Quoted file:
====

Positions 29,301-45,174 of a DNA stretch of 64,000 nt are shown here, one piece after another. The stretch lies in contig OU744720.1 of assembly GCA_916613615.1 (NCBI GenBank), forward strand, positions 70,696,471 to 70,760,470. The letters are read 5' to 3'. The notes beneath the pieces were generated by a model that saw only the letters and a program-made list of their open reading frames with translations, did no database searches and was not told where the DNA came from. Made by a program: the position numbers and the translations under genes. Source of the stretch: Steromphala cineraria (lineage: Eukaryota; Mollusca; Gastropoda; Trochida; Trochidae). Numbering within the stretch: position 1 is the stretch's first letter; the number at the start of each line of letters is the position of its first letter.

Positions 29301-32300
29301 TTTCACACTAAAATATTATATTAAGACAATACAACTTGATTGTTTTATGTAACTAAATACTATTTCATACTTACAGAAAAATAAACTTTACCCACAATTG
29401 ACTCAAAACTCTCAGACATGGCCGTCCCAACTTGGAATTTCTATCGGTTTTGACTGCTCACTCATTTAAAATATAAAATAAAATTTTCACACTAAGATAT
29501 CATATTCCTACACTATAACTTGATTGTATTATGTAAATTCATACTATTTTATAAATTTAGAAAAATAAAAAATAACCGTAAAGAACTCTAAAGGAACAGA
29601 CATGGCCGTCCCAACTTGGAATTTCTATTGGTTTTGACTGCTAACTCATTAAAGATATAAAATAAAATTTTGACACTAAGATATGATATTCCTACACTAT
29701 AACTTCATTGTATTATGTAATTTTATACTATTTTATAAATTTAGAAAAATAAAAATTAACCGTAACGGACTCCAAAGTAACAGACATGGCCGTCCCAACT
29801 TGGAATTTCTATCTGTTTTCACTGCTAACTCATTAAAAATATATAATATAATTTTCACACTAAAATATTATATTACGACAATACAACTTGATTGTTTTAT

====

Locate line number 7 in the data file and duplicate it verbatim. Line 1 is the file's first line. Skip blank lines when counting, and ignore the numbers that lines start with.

29701 AACTTCATTGTATTATGTAATTTTATACTATTTTATAAATTTAGAAAAATAAAAATTAACCGTAACGGACTCCAAAGTAACAGACATGGCCGTCCCAACT